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Reality smacked Derrick Rose across the face last summer.

Last season, the former MVP made $21.3 million in the final year of a five-year rookie contract extension, and while injuries had slowed his game he was playing better. Combine that with seeing the drunken sailor spending spree the previous summer, and he was hoping for — if not a max contract — still a healthy eight digit one. Instead, he signed a one-year deal at the veteran minimum, $2.1 million, to play for the Cavaliers.

LeBron James wants to see his man Rose get paid again, Dave McMenamin of ESPN said on The Jump.

“I’ve heard that for the first couple of days, Derrick Rose has been ‘killing it.’ I’ve also heard that LeBron is invested in Derrick Rose’s career so that he can get that next contract.”

The first part of that, the “killing it” part, you can just throw out. Maybe Rose looks great at the mini-camp LeBron is hosting for the Cavs in Santa Barbara, I hope he is, but preseason everybody is “killing it” or “has lost/gained 15 pounds and is in the best shape of his life” or “has worked hard and now has an impressive jump shot.” Rose probably does look great in Cavaliers camp against Jose Calderon, let’s see how he looks once he has to go up against real NBA players.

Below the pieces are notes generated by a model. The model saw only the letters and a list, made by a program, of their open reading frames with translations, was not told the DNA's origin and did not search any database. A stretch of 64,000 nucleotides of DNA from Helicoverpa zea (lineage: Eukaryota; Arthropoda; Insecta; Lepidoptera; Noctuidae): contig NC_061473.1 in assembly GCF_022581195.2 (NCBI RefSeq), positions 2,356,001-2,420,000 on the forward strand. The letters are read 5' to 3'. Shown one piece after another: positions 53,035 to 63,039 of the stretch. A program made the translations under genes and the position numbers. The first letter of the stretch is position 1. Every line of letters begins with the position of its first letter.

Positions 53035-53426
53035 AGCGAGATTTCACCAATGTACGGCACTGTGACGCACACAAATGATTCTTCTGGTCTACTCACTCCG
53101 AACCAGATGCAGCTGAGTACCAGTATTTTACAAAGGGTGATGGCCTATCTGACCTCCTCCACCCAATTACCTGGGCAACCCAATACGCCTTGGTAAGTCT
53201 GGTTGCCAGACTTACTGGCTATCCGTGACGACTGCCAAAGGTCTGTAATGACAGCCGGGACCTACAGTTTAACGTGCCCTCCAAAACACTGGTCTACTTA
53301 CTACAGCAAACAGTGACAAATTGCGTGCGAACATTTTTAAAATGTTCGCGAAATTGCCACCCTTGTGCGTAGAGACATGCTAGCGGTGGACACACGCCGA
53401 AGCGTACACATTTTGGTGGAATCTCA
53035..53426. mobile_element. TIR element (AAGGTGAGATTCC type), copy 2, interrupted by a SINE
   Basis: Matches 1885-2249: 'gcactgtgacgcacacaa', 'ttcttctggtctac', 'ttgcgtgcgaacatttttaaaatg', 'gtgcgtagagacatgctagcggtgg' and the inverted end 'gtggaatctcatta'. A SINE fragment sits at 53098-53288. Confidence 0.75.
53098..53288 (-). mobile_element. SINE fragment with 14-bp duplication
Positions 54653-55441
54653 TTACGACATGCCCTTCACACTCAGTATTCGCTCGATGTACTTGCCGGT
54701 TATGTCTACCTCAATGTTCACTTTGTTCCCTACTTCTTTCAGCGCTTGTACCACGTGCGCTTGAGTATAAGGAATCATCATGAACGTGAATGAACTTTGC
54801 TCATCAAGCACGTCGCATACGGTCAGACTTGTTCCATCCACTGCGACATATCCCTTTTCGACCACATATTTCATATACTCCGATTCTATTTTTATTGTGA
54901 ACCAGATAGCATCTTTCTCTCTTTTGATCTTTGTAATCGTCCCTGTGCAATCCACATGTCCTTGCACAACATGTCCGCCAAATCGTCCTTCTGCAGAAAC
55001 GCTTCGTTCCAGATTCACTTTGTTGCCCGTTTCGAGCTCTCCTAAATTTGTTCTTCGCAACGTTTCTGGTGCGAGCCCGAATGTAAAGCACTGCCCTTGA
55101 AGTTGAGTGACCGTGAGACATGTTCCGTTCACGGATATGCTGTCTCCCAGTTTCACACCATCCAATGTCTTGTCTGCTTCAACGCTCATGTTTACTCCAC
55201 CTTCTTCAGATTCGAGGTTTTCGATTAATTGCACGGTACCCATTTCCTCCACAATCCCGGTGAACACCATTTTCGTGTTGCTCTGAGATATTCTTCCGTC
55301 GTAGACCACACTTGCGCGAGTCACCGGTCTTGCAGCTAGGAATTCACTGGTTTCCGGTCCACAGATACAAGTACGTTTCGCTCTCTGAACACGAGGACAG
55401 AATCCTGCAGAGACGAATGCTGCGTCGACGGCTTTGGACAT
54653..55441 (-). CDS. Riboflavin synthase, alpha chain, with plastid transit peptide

Rose’s next contract will be interesting. Maybe LeBron can set him up to look better this season, but it’s going to be on Rose mostly. Once healthy (whenever that is), Isaiah Thomas will be the starting point guard in Cleveland, plus as always LeBron James will have the ball in his hands a lot. (Which he should, he’s the best player on the planet.) But that means Rose needs to learn to work off the ball with LeBron more, and when LeBron (and eventually Thomas) sit, Rose needs to take over and show he can get a team buckets for a 5-7 minute stretch. Do that and he has a role that will get him some money. I’m not sold Rose can do much more than that at this point in his career.

How much money Rose will get is another issue. It’s going to be a tight market next year where only a few teams have much money to spend, and Russell Westbrook, Chris Paul, Tony Parker, Cory Joseph, and maybe Rajon Rondo (depending on how he does in New Orleans) will be higher on team’s boards than Rose.

But if LeBron is “invested” that could help Rose make a little more green next season.